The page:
Just a quick search on Google shows dozens of articles with tips on how to become a UX designer. Read this book, learn that tool, have those characteristics. The articles make it sound like becoming a user experience designer is just making sure you can tick off all the boxes in the checklist and then you're ready to go and conquer the world. If only it were that easy!
Today, I'm sharing you the 3 most important lessons I learned when starting out as a UX designer.
📚 Focus, focus, focus
Being completely new to UX, I wanted to learn everything at once: how to become a star at interviewing people, how to build prototypes with 5 different tools and how to rock user tests. Soon enough though, I noticed I was getting nowhere - I knew a little bit of everything but not enough of anything. My solution to this problem was to follow a UX-course which covered the design thinking process. This really put my mind to ease! I just had to follow a structured curriculum, learned a few methods and tools and didn't feel the pressure to try out every new thing I stumbled upon. After finishing up my course, I was a jack of all trades and on my way to become a master of some.
What I learned: limit yourself to 1-3 topics, methods, tools or skills that interest you and do a deep dive. Get yourself a solid foundation before continuing to add more tools or methods to your skillset.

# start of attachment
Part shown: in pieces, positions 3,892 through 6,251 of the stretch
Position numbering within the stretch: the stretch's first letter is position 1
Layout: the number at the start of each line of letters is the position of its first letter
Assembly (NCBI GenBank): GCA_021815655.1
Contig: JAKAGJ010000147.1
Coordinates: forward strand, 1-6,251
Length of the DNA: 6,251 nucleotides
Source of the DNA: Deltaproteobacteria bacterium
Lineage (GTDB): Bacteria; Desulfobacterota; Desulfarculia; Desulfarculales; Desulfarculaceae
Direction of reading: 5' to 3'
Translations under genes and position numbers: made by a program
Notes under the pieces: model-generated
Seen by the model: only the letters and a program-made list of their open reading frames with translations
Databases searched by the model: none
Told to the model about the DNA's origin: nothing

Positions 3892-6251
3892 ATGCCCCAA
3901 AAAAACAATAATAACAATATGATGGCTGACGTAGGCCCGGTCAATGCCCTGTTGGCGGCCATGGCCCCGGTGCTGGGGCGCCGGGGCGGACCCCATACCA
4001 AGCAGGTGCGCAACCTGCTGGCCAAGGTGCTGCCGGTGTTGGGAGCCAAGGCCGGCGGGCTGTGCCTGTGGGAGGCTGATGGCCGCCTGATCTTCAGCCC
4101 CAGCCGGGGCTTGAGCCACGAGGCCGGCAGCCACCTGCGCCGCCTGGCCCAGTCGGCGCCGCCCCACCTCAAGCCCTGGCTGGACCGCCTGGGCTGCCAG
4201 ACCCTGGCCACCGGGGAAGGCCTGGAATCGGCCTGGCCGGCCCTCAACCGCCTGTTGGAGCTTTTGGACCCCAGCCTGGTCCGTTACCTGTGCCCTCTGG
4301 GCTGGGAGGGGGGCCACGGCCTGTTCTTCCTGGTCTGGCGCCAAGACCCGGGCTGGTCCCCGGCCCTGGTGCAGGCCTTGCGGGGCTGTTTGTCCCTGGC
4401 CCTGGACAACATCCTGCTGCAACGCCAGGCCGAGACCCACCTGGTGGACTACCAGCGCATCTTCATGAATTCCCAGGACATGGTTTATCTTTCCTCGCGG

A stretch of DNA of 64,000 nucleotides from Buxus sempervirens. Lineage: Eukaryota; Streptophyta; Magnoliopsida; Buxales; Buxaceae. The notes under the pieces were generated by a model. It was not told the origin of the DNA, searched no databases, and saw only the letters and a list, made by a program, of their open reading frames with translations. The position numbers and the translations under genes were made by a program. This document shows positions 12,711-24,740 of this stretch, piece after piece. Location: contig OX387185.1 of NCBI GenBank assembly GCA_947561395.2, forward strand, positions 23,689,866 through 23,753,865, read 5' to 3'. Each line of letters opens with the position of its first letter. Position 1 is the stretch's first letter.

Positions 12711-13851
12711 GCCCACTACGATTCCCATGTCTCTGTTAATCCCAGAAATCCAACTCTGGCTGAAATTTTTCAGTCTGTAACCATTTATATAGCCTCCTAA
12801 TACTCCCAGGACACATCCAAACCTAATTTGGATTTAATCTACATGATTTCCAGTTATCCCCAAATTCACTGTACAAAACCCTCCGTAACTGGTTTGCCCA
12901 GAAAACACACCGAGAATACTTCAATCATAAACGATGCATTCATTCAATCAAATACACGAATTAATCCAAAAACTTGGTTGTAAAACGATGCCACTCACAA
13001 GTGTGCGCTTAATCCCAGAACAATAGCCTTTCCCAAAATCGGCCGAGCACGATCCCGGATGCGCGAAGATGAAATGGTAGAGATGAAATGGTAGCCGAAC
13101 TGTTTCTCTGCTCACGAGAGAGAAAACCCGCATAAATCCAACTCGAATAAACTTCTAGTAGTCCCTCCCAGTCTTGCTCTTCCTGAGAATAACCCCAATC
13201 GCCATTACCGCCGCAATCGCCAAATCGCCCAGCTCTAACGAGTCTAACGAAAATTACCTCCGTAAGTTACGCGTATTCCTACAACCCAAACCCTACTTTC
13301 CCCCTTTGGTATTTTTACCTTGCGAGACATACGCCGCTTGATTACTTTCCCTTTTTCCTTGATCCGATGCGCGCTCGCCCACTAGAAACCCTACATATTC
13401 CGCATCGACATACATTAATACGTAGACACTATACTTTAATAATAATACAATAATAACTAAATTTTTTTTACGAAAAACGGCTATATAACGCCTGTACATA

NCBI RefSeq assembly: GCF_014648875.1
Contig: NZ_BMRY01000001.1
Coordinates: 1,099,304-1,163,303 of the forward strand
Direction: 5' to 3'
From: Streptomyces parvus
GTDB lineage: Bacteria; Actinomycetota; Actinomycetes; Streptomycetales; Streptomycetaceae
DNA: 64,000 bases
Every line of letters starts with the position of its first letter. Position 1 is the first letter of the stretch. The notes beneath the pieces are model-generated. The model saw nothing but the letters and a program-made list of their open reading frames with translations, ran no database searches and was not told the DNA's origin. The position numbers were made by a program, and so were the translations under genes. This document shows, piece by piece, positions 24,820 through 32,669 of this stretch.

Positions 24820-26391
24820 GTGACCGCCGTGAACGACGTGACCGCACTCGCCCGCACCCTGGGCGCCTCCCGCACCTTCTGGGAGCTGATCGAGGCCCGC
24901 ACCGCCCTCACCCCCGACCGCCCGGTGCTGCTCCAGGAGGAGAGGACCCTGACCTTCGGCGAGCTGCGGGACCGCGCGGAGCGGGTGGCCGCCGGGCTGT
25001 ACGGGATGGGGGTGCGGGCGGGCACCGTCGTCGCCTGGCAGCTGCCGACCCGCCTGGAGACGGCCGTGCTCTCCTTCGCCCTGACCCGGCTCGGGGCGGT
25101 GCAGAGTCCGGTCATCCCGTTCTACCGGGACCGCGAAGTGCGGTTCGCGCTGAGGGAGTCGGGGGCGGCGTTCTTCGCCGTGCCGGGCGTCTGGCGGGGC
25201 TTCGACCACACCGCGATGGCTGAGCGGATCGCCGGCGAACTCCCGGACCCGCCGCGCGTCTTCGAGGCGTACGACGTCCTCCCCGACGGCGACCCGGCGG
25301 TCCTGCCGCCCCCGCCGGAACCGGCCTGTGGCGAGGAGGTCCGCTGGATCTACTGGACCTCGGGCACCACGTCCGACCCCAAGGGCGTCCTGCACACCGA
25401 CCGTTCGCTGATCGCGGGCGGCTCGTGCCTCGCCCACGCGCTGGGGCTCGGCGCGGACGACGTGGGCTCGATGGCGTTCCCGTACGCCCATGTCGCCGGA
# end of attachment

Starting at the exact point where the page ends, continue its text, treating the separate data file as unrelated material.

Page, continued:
✅ No rules, just guidelines
Thanks to the course I followed, I learned a lot about the design thinking process and double diamond strategies. Both offer a helpful framework to tackle problems and think of user-centered solutions. However, the mistake I made was to see this framework as a step-for-step guide on how to tackle design challenges. The design thinking methodology is not a linear process. There is not always time or resources to do user research, sometimes you skip phases directly to prototyping and testing or your tasks only focus on one phase. Nowadays I use design thinking as a path, an inspiration of how I can possibly solve problems.
What I learned: Frameworks are guidelines that give direction in how to tackle a design task, not rules to live by.
💔 Don't fall in love with your first idea
You have a problem. You think of a solution. Problem solved. Right? Well, it's quite the opposite. It's very tempting to just dive into a project with the first idea you get, sketch down some wireframes and get on Sketch (or Figma or Axure or Adobe XD or...) and make some ✨pretty designs ✨. However your initial idea is very rarely the best idea. Only when I pushed myself to think just a bit longer about a concept and sketch out more ideas, I found out that my task or design challenge is more complex that I initially thought. That helped me to come up with better, more useful or efficient solutions.
What I learned: Even though you're 100% sure your first idea is the best one, in 99% of the cases it's not.
And on that note I want to give all of you starting out in (user experience) design one piece of advice that really helped me: don't shy away from just good ol' pen and paper. To come up with good ideas, you don't need an expensive laptop or the most hyped design tool. The best way to start is still just sketching on a piece of paper with a big marker, so you won't lose yourself in pixel-pushing or prettifying rough concepts.